The two-week political stalemate in Washington might be dominating the headlines, but across the Atlantic, euro zone ministers have been wrangling over a vital piece of financial regulation for months.
The much-debated pan-European banking union looks likely to dominate the agenda at a meeting in Luxembourg on Monday of the 17 euro finance ministers – known as the Eurogroup.
But economists are unconvinced there will be any significant progress on the issue, given the lack of government in Germany.
(Read more: Merkel's crucial week in German government talks)
The meeting also falls against a backdrop of political uncertainty in the U.S., with the country's government in partial shutdown because of a failure to reach agreement over the budget.
Chris Scicluna, head of economic research at Daiwa Capital Markets, said that Europe's policy issues - "thankfully" – were a lot more mundane than those in the U.S., and as such were unlikely to draw much attention this week.
Although banking union would be discussed, he said, no agreement was anticipated at this meeting. "One reason for the current policy inertia in the euro area is, of course, the political vacuum in Germany," he wrote in a note on Monday.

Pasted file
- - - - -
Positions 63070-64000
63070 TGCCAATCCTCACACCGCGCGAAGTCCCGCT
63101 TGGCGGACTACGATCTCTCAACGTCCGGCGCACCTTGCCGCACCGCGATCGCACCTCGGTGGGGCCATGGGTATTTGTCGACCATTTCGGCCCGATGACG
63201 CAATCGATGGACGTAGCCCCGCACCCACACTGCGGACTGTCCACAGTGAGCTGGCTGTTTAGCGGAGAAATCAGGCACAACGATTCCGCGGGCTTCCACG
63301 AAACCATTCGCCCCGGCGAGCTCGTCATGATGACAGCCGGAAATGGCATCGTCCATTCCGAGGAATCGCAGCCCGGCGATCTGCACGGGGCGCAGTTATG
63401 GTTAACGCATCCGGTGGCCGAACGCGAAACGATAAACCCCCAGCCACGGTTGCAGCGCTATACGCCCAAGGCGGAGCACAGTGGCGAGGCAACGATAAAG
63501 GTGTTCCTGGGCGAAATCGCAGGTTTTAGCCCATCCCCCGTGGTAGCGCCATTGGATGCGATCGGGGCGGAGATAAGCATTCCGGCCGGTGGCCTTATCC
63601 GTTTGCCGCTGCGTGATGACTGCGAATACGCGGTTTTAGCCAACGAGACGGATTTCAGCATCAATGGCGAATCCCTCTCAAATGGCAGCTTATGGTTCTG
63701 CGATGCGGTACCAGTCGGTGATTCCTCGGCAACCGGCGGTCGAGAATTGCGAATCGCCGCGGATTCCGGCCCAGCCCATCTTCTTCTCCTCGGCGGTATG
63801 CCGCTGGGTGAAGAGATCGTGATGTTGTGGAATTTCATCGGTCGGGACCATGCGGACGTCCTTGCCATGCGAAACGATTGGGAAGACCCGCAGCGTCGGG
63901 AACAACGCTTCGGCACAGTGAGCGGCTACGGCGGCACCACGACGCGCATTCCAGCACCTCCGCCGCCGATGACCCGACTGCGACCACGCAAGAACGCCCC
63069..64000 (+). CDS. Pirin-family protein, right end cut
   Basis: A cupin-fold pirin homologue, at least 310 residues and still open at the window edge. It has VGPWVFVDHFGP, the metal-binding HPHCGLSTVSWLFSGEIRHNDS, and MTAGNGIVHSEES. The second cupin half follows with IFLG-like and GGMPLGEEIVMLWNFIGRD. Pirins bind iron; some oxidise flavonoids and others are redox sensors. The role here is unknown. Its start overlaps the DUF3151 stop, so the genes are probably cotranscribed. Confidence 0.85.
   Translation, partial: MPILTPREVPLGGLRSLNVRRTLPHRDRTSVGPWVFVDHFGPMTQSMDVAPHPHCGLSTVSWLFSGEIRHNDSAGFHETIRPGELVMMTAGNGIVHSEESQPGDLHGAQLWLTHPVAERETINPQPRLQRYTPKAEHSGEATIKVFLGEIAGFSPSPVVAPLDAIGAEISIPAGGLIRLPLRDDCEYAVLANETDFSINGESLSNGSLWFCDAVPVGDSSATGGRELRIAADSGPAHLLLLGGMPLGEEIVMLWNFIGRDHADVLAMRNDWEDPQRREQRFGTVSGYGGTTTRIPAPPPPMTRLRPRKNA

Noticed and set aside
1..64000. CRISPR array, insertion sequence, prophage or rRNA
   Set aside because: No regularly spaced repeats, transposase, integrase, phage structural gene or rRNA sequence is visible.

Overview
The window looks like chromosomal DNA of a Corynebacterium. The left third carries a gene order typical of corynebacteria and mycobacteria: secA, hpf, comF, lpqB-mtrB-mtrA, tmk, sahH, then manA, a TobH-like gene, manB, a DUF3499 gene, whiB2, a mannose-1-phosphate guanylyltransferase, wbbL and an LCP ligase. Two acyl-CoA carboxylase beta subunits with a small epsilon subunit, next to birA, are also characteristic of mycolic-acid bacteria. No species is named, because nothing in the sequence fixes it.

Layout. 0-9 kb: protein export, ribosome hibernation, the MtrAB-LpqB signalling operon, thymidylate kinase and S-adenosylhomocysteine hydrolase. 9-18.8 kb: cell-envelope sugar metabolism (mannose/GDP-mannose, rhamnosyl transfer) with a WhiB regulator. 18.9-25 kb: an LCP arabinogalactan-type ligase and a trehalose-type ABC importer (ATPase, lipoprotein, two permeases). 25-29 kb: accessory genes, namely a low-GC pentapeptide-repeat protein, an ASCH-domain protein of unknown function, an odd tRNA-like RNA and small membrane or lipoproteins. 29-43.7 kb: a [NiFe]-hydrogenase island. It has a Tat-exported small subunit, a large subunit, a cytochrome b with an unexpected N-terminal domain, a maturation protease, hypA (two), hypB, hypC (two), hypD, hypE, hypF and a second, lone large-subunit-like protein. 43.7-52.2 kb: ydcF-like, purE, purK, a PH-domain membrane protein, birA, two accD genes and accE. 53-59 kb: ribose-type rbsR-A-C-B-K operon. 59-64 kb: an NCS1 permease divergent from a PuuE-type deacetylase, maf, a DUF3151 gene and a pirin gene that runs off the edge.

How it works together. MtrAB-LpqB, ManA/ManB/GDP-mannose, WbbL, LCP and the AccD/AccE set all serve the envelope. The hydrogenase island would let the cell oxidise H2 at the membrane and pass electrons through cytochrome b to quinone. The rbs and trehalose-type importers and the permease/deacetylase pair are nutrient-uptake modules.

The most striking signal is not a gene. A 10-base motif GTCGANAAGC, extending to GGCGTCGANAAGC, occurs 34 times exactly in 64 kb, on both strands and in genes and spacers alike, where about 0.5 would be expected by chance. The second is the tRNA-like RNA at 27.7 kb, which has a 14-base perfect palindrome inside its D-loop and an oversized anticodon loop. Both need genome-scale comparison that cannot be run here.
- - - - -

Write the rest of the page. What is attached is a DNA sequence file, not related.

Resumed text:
To take the burden of rescuing shaky banks off the shoulders of debt-laden countries – one of the main causes of the euro zone's financial crisis -- European leaders have agreed to create a system that would move supervision of the financial sector to a European level. The European Central Bank is due to take over – under the "Single Supervisory Mechanism" – in the autumn of 2014. Another part of the European Banking Union is a common deposit insurance scheme to protect individual savings.